Does this change of pace work? It did for me.  It felt disconnected.  Sure, there’s a happily ever after, but perhaps there was a new struggle between family life and parliament.

Why did the writer choose this kind of flashback and then abandon the love story?  Well, I suspect it probably came about from a few rewrites of the script. While Steven Knight is the only credited screenwriter, I’m guessing that other people had input into the story as well.  One person wanted to emphasize the love story, another wanted to end on more of a historically significant high note. Or, maybe the writer had two goals.  Perhaps there was a longer story that entwined politics with personal life for longer, but it had to be shortened.

While the film is entertaining to watch, it’s hard to tell others exactly whether it’s about the campaign, the relationship, or even the song. I think this made it difficult to market the film, and also difficult to promote it via word of mouth.

The tagline seems to say the film is the story behind the song.  It isn’t really.  The preacher who wrote the song (or wrote it according to the film, I’m no expert on that era of history), is about the third or fourth supporting actor.  After Wilberforce, Prime Minister William Pitt, and Lady Barbara Ann Spooner Wilberforce, the preacher might get equal story time to the other activists. (Equiano, Charles Foxx, and Clarkson, are shown to be just as historically important.  Sometimes it’s easy to confuse Charles Foxx with the preacher.)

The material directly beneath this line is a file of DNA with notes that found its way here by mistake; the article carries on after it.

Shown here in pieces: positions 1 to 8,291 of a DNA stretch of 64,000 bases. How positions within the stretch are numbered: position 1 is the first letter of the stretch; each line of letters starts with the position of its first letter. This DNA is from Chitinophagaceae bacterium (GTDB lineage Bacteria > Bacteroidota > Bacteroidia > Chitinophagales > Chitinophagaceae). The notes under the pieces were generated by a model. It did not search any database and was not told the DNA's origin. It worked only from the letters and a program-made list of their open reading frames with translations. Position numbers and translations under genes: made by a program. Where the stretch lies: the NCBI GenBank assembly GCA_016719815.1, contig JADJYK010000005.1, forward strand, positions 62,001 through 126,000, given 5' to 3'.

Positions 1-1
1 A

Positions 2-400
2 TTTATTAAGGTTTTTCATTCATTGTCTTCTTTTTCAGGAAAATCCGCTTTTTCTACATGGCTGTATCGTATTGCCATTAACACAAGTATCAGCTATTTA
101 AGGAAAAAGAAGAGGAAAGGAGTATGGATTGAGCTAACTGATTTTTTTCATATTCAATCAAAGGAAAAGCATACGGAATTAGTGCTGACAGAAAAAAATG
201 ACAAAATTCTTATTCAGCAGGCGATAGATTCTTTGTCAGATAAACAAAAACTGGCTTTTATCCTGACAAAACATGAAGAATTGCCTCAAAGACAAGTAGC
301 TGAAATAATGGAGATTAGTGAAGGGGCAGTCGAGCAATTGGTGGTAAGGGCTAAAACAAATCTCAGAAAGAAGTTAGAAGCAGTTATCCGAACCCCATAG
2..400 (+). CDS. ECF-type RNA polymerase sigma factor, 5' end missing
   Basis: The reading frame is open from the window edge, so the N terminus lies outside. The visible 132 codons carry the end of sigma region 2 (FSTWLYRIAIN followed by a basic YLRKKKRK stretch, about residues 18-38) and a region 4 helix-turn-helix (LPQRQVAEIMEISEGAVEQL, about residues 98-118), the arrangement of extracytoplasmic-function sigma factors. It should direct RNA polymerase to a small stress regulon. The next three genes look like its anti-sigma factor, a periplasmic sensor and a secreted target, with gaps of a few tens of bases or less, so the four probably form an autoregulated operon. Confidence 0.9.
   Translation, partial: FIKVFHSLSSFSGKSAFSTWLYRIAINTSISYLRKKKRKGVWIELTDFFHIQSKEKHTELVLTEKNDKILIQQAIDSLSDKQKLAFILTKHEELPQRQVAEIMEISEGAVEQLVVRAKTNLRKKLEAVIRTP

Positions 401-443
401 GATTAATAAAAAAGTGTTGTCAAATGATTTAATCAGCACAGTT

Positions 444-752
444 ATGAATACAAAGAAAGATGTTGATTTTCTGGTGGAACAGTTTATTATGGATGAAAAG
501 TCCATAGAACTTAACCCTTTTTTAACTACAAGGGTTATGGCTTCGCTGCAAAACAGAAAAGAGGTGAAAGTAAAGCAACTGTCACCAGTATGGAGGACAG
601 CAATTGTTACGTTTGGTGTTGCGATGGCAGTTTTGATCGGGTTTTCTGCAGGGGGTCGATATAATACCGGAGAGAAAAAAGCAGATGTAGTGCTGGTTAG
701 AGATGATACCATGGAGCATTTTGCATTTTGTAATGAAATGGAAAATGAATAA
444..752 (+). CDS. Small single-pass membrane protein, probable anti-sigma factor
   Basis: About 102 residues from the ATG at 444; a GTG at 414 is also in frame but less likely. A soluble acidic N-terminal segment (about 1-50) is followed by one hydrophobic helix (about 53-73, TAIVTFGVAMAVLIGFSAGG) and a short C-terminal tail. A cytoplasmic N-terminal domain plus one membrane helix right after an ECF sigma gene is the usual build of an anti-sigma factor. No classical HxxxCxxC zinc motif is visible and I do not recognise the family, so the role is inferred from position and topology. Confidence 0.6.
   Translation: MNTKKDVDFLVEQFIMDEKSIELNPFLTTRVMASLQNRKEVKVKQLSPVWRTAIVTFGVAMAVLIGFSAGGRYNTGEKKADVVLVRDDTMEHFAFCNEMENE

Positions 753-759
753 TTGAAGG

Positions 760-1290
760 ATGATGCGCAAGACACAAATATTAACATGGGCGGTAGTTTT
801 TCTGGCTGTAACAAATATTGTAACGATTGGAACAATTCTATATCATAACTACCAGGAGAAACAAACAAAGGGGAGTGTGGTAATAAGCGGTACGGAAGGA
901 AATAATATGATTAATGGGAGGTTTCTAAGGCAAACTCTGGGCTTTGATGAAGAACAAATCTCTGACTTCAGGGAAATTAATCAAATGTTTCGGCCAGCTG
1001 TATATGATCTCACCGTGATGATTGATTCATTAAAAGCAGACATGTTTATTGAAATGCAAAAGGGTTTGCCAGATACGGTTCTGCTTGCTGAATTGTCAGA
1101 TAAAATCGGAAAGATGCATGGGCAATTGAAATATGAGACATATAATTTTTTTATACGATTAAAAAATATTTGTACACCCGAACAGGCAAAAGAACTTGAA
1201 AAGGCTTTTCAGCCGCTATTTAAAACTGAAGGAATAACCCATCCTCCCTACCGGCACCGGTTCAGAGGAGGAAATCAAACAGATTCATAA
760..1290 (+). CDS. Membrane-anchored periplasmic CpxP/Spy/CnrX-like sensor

It seems that the preacher wrote the song long before any of the other activists became involved.  The song itself forms part of the love story and the activism story, as Wilberforce supposedly has a nice voice when he sings it, and that voice is supposedly what makes him a great activist.  When he sings that song, it seems to give him strength and help him make decisions.  But, it still feels artificial to say that the story is about that song.

I question the use of flashbacks to emphasize a love story only to become more of a legal battle.  I would end on a more personal note, seeing the nature of the bulk of the story. The change of tactic makes it seem more like a miniseries than a film.  But, despite this apparent story flaw, the story was still captivating, memorable, and effective.  Perhaps too many years of film analysis have created a problem that wasn’t there, as many other people seemed to enjoy the film too.

There are some historical questions I have.  Were the Tories the party of slavery, as the film seems to suggest?  Was the strategy of capturing neutral ships something that eventually led to the war of 1812?  Was it really effective?  Did his friend really suggest revolution, and did Wilberforce really reject it because of allegiance to the king?  Was Pitt as portrayed?  I suppose I’ll have to turn to books for the answers.  These books will not likely be journals of the characters involved, but rather narratives presented almost like a flashback.

As most first drafts of history are written after someone becomes famous, or shortly after they die, it’s easy to see why they see why history books follow a flashback structure.  While plays tend to be more ab ovo, most history is written in medias res, just like Amazing Grace.  Our story isn’t over.

Amazing Grace is an entertaining and educating film, suitable for people of all ages, and I’d highly recommend it to anyone, (assuming that it is historically accurate.)